The solution is a lot shorter, which is always nice, but more importantly it is always going to be correct. No groups accidentally left out, no values that are incorrectly initialized or reinitialized. However with that power there is a lot happening in those few lines that might seem pretty mysterious. Lets start with line 4. This transforms our file into a list of lists that looks like this:

[['December', 'Toys', '200.3'], ['December', 'Games', '125.9'], ['December', 'Cars', '361.4'], ['January', 'Games', '450.9'], ['January', 'Cars', '229.25'], ['January', 'Toys', '22.5'], ['March', 'Games', '14.73'], ['March', 'Toys', '923.1'], ['March', 'Cars', '675.2']]

Technically this step is not needed, but it does make the rest of the code easier to follow. The key is line 6, which creates a grouping object for us. The grouping object consists of a key, and a group of values. The key is provided by the lambda function that simply says for each list of values, use the value at index position 0 as the key. If you haven’t used lambda functions before you could think of it as though you have written a function getMonth which takes a list as a parameter and always returns the item at index position 0.

def getMonth(alist):
    return alist[0]

Now line 6 would look like: groups = groupby(mylist, getMonth) This is perfectly fine, the lambda expression just makes it easier for us to create one of these little functions that we really are not going to use for anything else. The syntax of a lambda is: lambda param, param, ...: expression lambdas are limited to a single expression that results in a value to return.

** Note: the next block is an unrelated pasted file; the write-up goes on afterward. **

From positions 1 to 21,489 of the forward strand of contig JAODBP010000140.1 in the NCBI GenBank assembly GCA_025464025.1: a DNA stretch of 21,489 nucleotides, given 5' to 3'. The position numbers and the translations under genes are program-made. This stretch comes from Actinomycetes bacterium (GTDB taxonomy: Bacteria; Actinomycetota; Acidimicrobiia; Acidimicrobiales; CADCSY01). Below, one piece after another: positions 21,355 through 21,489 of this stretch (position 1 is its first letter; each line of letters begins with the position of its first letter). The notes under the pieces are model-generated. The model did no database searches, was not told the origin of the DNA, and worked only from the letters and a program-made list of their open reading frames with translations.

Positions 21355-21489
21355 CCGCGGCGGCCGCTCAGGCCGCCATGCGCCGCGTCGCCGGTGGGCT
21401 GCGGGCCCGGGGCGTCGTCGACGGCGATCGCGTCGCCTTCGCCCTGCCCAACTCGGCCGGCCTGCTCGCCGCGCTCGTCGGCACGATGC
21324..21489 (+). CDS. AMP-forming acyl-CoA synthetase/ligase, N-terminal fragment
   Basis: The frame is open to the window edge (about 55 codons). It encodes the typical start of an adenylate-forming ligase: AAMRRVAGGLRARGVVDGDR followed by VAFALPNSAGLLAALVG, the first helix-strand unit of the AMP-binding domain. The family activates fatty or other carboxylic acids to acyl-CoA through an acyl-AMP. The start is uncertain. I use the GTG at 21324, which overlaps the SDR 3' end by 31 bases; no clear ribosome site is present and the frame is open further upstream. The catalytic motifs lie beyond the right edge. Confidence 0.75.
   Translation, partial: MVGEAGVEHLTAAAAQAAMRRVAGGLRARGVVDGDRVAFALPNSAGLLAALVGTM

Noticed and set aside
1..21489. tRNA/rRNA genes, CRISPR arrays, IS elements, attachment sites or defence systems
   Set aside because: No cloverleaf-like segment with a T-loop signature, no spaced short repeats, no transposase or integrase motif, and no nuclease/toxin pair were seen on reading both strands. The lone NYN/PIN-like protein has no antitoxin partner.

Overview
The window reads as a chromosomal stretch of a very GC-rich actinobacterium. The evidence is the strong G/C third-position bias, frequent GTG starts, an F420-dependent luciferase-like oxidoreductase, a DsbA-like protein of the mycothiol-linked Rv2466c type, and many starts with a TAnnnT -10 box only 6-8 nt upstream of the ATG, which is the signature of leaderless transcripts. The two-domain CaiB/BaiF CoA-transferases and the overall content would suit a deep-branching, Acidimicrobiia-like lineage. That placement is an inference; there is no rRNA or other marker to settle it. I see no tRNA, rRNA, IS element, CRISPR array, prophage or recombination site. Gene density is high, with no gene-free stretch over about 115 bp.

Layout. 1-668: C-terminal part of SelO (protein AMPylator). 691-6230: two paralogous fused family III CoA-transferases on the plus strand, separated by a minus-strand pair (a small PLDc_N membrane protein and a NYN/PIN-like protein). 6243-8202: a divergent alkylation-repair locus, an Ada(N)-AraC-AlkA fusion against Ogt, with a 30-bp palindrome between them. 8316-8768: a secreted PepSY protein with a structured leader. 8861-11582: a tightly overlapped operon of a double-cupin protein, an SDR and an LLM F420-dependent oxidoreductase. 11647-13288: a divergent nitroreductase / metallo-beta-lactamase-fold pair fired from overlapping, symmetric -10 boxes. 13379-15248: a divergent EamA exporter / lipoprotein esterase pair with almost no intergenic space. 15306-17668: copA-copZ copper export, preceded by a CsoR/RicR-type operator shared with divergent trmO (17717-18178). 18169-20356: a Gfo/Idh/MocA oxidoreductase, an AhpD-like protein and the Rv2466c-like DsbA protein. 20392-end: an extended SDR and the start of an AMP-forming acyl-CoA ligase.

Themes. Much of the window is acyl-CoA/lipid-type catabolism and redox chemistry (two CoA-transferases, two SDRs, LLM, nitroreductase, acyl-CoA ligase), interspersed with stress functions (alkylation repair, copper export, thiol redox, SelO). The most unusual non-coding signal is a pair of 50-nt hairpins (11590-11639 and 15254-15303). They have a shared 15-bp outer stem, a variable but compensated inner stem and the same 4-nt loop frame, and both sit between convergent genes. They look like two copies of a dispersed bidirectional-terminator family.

Still confused? Here is another example:

Notice that the thing printed in the loop on line 6 includes both elements of the tuple, the key and the value. Change the print statement so that it only prints out the value using format(thing[1]) to get a little nicer output.

But I want to group by category

Now that we can group, you may be thinking but I want to group by the category not the month. And you might think, hey, this is easy. I’ll just change that nifty little lambda to use the category column as the key and everything will be cool.

This might seem right, but if you run it you will notice the output is totally wrong and useless.

That is definitely not what you were looking for! The important thing to remember is that sequence of items must be sorted by the key you want to group by! So in order to make the example above work right we need to sort mylist by the second column of values, not the first. We can do that easily using the sorted function.

with open('salesdata', 'r') as f:
    mylist = sorted([(line.strip().split('|')) for line in f],
                    key=lambda x: x[1])

Here again we employ the lambda function to provide the sort key for how we want my list to be sorted. With this small change we can get the correct report, organized by category. Modify the previous code to use the call to sorted and you will see that things are grouping and calculating correctly.

Once you understand how to use it, the groupby operator is a powerful new tool for your programming toolbox. It is cleaner, easier to understand and less error prone than the old method.